Lane admits he’s an optimist by nature, but says he’s also not blind to reality. “A lot of fishermen are optimists, even though I hear a lot of complaints,” he said. “I always say if I listened to other fishermen, I’d never set a trap. But your best information is your own traps coming aboard your own boat. It takes a lot to get into it and years to build your business, so it’s hard to walk away from it.

“You have to watch your bait bill and expenditures,” Lane added, “but if a boat here is doing an average of 1,000 pounds, a boat in Casco Bay might be doing 500 pounds, and that’s a big concern.” Downeast Maine also offers a lot less in the way of alternative work opportunities than southern Maine, so young fishermen who want to stay have to succeed.

ZACH “BUOY” WHITENER, 26, of Long Island in Casco Bay, decided to embark on a career in research instead, after nearly a lifetime of lobstering. Like so many, he also started at the age of 10, but since his family wasn’t a fishing family, he was on his own. He used cast-off traps—wood or wire, whatever he could find—fishing from a rectangular boat he rescued when another islander was throwing it away.


Zach “Buoy” Whitener, of Long Island


“I called it five tomatoes because I gave him five tomatoes for it,” Whitener said. “I cut the traps in half because they were too big for me. I had that boat for two years.”

In fifth grade, he appeared on a popular public television kids’ show of the time called Zoom, rowing his boat and hauling his traps.

Neighbors helped him build the next boat, a 14-foot rowboat he kept for a couple more years, until he graduated to a bigger one, a skiff he bought in South Thomaston. After that came a 23-foot vessel from Cape Elizabeth. He might have felt the lure of research anyway, but a wrist injured while playing rugby in his sophomore year of high school required surgery that didn’t quite work. A pin still floats around in there, causing pain when he hauls traps.

“I decided to go to the Cape Cod Commercial Hook Fishermen’s Association and be an observer for a summer as an independent contractor,” said Whitener. While earning a degree from Brown University in anthropology, he continued observing out of Chatham, Massachusetts, for five summers, “mostly counting discards.” After graduation he was hired on a grant for two years to do research on alewives at Portland’s Gulf of Maine Research Institute (GMRI).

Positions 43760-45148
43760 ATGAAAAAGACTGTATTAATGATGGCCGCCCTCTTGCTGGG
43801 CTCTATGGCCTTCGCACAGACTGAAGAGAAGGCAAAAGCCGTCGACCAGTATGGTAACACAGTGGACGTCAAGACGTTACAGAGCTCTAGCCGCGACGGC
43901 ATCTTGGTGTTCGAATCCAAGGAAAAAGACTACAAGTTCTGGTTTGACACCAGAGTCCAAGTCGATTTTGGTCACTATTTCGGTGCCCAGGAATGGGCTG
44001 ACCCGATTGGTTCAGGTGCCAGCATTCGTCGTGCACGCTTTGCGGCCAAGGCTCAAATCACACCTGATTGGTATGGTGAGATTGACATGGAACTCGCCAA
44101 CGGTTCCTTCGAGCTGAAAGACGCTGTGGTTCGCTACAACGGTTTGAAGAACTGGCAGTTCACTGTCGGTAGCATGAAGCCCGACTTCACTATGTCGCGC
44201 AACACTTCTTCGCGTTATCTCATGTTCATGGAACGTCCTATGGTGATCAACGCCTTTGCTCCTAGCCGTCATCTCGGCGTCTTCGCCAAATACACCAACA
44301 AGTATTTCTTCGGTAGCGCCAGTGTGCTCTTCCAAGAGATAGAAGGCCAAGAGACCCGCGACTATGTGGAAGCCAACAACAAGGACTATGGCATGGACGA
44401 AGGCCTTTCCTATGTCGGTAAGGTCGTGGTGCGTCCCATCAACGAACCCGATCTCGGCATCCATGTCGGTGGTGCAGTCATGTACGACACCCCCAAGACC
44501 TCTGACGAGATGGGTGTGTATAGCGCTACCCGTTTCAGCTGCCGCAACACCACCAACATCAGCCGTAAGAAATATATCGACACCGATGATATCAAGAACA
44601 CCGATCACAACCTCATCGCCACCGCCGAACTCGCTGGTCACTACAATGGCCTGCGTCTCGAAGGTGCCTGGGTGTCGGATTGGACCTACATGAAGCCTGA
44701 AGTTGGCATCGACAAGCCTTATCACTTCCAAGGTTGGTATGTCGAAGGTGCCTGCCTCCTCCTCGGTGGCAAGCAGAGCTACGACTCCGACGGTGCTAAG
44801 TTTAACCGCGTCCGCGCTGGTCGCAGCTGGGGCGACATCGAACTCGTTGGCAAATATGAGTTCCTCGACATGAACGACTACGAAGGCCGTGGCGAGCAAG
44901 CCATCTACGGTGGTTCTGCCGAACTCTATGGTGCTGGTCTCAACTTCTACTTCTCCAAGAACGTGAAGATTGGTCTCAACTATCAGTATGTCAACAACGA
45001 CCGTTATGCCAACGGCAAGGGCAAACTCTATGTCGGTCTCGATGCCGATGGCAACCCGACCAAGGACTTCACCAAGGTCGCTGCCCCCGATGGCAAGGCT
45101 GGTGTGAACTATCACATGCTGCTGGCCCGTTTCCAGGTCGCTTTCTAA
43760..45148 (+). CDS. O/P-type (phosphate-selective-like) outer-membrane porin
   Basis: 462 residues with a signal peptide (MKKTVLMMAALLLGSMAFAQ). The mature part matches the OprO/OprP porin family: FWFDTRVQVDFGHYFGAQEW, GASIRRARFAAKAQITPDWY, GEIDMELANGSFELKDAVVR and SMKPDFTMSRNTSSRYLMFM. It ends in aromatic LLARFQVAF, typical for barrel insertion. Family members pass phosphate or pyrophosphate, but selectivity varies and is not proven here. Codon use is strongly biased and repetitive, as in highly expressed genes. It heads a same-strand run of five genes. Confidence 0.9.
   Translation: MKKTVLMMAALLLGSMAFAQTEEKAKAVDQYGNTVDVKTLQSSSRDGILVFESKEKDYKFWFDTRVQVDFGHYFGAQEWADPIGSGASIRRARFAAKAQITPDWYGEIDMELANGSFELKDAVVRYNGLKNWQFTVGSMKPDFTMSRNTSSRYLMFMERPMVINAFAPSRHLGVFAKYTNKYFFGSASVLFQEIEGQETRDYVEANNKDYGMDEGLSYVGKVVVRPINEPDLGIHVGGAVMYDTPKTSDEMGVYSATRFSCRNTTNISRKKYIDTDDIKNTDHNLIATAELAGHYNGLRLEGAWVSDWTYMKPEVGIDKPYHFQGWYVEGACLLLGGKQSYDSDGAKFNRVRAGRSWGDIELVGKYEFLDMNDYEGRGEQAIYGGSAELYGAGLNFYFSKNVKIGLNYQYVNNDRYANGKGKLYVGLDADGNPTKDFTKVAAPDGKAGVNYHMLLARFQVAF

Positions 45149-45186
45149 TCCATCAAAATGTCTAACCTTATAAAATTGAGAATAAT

When the grant ran out, he moved on to the University of the Virgin Islands for a master’s degree in marine studies and the environment, mostly completed now. “I wasn’t really qualified for the job, so I needed more education. I was a scientist by occupation but not education.” After finishing his course work, he took another job with GMRI.

“Lobstering is a surprise. It’s like opening Christmas presents all day long,” said Whitener. “The way it used to be, the more you worked, the more you earned. You got out what you put in, but not anymore. I just really liked research. It takes a long time to answer questions, and you end up with more questions.” He compares research to lobstering in at least one aspect: “It’s problem-solving and figuring out what to do.

“I love lobstering, but I knew I wanted something more,” added Whitener. “It would have been a much harder decision if my wrist was okay.” But, he said, “I still have the boat.”

BEN LOVELL, 25, comes from the Penobscot Bay island of North Haven, where most of his friends are lobstermen. His mother’s a teacher and his dad is a finish carpenter who also taught special education. He didn’t go lobstering at an early age, but tried it for two seasons after graduation from Bowdoin College in 2010.


Ben Lovell lives and teaches in New York City.


“I got a call that there was an opening for a sternman,” said Lovell. “I had no experience; I was a total greenhorn when I went out the first day. I had been around it but never did it. It’s challenging. You get to the end of the day and you know you did something. It’s solid manual labor and I enjoyed it. There was a moment when I thought I could be a sternman for quite a while. I never wanted to be a captain and get my own traps, but toward the end I had trouble with my hands, so it was difficult,” Lovell explained.

The lobstering paychecks allowed him to move to Brooklyn, New York, where he lives now and works for Play-Well TEKnologies in an after-school program, teaching young kids engineering by using Legos. Although his history degree with a minor in teaching didn’t prepare him to teach engineering, he said, “I always played with Legos, so it’s not too tricky!

“The kind of knowledge and capability lobstermen have to have—to read the bottom, to know what’s going on out there—it’s something only certain people can do long-term. It’s a die-hard commitment.

“My close friends are pretty stubborn, and they love lobstering,” Lovell said. “Most of my friends are still sternmen. It’s so hard. It takes a lot of commitment to get your own boat and license. The last season the price was pretty terrible, but they’re in it for the long run.”